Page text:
While I want to acknowledge that actors and actresses deal with these issues just as much, I want to focus on the musician side since that is where my personal experience lies. Quickly, I do want to say that I have fewer problems with the full disclosure attitude of this country when it comes to politicians than with rock stars. I do believe that it is important to be aware of what kind of people we are putting into positions of power in this country. Since they will be making the laws we have to abide by, I want to understand where they are coming from and what I can expect from them in regards to the policies they make. I do not however, believe this to be necessary in the case of rock stars.

I admit that there are times when I too am curious about the lives of the actors in Hollywood or the musicians whose music I listen to. I don’t think that there is anything wrong with wanting to know more about the people I admire and look up to. There is nothing inherently wrong about the curiosity that we as a society feel in regards to public figures whether they are artists or politicians. This curiosity becomes a problem when, “Our society makes such a big deal over people who have accomplished things we admire that we claim their lives as public property” (Burton 1).

More often than not, we remember celebrities not for their professional accomplishments, but for the events in their personal lives. Industries like the tabloids make a living off of the public’s interest in other peoples' private lives (Burton 2). “Many people have damned the paparazzi and the publications that print their photos. How dare these people hound, hunt, and harass celebrities? There ought to be a law” (Magid 1). Tabloids produce material that many of us consider disgusting and downright vile. But, time and time again they’ve proven, “Paparazzi peddle a product many people want. The supermarket tabloids wouldn’t pay big bucks for celebrity photos if the photos didn’t sell papers” (Magid 2).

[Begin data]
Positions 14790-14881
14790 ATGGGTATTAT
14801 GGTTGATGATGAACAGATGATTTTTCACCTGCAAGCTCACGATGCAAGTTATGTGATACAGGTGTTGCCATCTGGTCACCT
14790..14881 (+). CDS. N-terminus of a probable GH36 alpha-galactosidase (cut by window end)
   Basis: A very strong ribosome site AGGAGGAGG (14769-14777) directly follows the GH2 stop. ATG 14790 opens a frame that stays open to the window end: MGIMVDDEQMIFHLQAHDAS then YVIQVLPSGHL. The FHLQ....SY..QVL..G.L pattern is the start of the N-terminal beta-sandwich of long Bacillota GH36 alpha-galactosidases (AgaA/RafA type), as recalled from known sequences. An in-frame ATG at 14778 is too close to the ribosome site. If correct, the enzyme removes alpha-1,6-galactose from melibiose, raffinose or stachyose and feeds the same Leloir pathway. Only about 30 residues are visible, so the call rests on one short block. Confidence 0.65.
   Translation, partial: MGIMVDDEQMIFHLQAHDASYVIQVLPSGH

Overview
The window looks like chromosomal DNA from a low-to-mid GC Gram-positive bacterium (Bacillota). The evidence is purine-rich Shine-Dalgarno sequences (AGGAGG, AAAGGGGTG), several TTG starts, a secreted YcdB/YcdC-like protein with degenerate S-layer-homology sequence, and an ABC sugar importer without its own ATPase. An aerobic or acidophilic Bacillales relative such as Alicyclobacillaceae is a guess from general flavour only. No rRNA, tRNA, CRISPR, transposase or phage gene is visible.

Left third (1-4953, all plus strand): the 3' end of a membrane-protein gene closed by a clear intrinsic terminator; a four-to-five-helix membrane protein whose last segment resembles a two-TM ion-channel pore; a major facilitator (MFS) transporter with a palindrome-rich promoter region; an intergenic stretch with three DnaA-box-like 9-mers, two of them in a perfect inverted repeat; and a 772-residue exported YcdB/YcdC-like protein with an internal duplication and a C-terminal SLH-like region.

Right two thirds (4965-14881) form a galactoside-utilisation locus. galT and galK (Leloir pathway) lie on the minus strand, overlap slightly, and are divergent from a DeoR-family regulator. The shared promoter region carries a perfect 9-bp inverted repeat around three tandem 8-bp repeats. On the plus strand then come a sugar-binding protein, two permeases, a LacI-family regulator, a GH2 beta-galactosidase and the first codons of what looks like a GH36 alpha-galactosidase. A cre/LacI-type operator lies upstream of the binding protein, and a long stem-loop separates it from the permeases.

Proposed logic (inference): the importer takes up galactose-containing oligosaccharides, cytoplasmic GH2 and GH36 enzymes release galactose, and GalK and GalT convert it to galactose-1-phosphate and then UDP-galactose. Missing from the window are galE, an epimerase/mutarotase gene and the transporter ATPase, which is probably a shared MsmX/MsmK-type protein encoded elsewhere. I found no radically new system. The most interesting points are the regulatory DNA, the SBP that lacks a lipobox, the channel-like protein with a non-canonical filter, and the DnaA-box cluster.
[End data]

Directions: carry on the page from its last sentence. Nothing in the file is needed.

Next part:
See the problem is that people have the right to print and read garbage if that is what they choose to do. The line between legitimate journalism and tabloid journalism is more blurred today than ever before. The First Amendment of the U.S. Constitution guarantees the right to freedom of the press. That means all press, not just the ones we deem to be legitimate. That means that unless the story is obviously fabricated, no one can stop a publication from publishing it, even if it is an invasion of privacy for the subject.

Often even the untrue stories are printed for the world to see, the worst that happens to the publication is that they have to issue a retraction and apology to the star wronged. By that time however, the damage has been done. For example, I don’t read the tabloid papers, but I can clearly recall the stories from several years ago regarding actor Richard Gere and the infamous gerbils. None of those rumors were true and a retraction was printed sometime later, but I still remember the original story, as I’m sure many others do as well. That is exactly my point; Mr. Gere has had countless professional successes, but that isn’t the first thing people remember about him.The same is true for rock stars. Although, for rockers, the issue of privacy doesn’t concern rumors as much as it deals with overzealous fans and photographers trying to get closer to them.

If anyone is interested in reading the rest of it, leave me a comment or an email and I will post the rest of it. ;-)